The Sad Evolution of Sexual Harassment

Published October 27, 2004

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A $60 million lawsuit filed against FOX News and Bill O'Reilly guarantees that the topic of sexual harassment will be batted around by the media.

The complaint hinges on allegations that O' Reilly engaged in "phone sex" with a former associate producer, Andrea Mackris. Of the many awkward questions raised by the accusations, one looms large: How could anyone demand $60 million for conversations on which they could have hung up?

The astronomically high sum demanded, in and of itself, suggests that the issue of sexual harassment is out of control. The issue has evolved dramatically in the last three decades and now seems to blatantly favor and perhaps encourage accusations.

Sexual harassment laws and policies originated in society's sense of fair play. The term entered social debate through Lin Farley's book, "Sexual Shakedown: The Sexual Harassment of Women on the Job," published in 1978. Farley chronicled wrenching stories of sex discrimination that literally destroyed women's careers. It was impossible to leave the book without feeling that something in society was badly wrong; something needed to be changed.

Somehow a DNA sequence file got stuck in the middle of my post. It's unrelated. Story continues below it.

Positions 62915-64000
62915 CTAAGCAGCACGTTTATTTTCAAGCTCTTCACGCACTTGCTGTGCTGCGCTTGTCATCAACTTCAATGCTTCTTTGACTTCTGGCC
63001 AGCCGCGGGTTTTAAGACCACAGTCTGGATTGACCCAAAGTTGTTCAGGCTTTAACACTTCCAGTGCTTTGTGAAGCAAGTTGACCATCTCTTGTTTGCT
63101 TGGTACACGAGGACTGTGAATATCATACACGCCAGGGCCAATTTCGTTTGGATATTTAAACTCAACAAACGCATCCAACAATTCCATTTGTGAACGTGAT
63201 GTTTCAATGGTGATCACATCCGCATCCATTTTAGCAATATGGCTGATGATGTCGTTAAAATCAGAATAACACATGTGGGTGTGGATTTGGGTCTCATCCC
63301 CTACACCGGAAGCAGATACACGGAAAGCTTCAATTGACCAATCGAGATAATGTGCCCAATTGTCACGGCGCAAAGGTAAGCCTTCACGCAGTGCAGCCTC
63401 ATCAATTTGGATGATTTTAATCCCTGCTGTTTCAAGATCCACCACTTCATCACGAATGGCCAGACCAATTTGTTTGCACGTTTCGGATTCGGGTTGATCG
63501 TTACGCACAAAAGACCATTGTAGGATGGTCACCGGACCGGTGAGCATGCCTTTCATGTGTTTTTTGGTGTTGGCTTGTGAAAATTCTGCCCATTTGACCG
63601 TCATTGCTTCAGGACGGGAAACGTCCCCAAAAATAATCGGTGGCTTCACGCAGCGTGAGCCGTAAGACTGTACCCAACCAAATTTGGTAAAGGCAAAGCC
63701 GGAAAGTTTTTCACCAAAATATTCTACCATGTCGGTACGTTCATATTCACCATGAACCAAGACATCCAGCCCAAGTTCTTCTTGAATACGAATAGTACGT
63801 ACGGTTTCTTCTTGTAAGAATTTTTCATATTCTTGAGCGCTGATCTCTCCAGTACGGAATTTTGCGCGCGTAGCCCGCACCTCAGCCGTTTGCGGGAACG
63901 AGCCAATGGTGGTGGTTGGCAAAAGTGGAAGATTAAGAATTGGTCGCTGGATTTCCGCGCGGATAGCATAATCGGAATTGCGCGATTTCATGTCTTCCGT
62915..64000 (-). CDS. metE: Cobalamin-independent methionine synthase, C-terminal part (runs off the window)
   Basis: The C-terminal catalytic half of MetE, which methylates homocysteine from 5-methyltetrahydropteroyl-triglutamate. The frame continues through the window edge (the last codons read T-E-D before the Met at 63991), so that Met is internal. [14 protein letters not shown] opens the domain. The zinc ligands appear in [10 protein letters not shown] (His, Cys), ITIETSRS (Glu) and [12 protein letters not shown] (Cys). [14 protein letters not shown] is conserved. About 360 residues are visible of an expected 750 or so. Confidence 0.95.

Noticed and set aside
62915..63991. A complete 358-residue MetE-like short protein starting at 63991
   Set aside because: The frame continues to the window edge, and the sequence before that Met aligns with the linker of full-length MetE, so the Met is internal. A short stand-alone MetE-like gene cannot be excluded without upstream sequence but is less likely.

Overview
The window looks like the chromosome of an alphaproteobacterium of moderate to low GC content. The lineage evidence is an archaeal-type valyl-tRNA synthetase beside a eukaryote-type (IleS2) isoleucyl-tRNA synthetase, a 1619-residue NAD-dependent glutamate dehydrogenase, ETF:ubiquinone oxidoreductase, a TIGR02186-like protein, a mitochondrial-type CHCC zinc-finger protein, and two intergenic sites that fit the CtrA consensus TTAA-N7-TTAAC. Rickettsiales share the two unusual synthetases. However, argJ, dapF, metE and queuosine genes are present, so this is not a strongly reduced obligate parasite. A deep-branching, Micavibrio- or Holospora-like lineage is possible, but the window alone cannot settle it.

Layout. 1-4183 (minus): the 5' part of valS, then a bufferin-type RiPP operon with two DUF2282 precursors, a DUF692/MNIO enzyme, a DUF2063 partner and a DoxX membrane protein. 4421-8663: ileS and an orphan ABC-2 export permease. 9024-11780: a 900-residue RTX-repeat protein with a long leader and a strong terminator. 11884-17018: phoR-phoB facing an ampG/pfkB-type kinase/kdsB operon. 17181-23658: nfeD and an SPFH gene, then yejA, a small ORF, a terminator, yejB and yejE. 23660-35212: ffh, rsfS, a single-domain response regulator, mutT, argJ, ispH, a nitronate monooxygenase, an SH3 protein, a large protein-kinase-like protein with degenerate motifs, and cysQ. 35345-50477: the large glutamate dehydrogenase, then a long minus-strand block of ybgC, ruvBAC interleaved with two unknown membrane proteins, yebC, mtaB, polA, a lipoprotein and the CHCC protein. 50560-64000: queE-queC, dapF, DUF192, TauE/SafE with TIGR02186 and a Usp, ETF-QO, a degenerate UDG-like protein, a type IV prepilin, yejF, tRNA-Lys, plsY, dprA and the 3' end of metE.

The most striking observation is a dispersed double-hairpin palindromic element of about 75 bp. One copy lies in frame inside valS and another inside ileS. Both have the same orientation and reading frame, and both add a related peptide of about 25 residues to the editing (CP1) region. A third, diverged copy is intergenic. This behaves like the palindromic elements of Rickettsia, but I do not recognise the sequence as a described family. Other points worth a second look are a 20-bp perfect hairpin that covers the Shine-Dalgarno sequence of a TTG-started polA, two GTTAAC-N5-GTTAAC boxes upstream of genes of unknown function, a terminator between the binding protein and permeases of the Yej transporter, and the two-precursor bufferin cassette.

The question was how.

Businesses are notoriously vulnerable to campaigns of bad publicity, especially concerning the sexual abuse of women. Yet gender feminists immediately and single-mindedly pushed for government agencies to impose de facto law in the workplace through the use of court precedents and established agencies.

The 1979 book "Sexual Harassment of Working Women" by feminist Catharine MacKinnon defined sexual harassment as the legal issue it is today. Namely, as a form of discrimination on the same level as racism, for which legal sanctions already existed.

Title VII of the Civil Rights Act of 1964 already prohibited an employer from discriminating on the basis of "race, color, religion, sex, or national origin." It was merely a practical matter of extending that prohibition to cover women.

Initially, sexual harassment suits revolved around quid pro quo situations: for example, sleep with me or you are fired. In 1986, however, Meritor Savings Bank v. Vinson legally established the idea of a "hostile environment."

A hostile work environment exists when co-workers or employers engage in unwanted sexual behavior, including comments, which seriously impair an employee's job performance and comfort. This legal concept increased an employer's liability and diminished a complainant's burden of proof. Suits that would have been tossed out of court prior to Meritor now had legal merit.

In 1991, the ground again shifted to favor complainants through three events: Anita Hill's accusations against Clarence Thomas, who was then being considered for the Supreme Court, and the court cases Ellison v. Brady and Robinson v. Jacksonville Shipyards.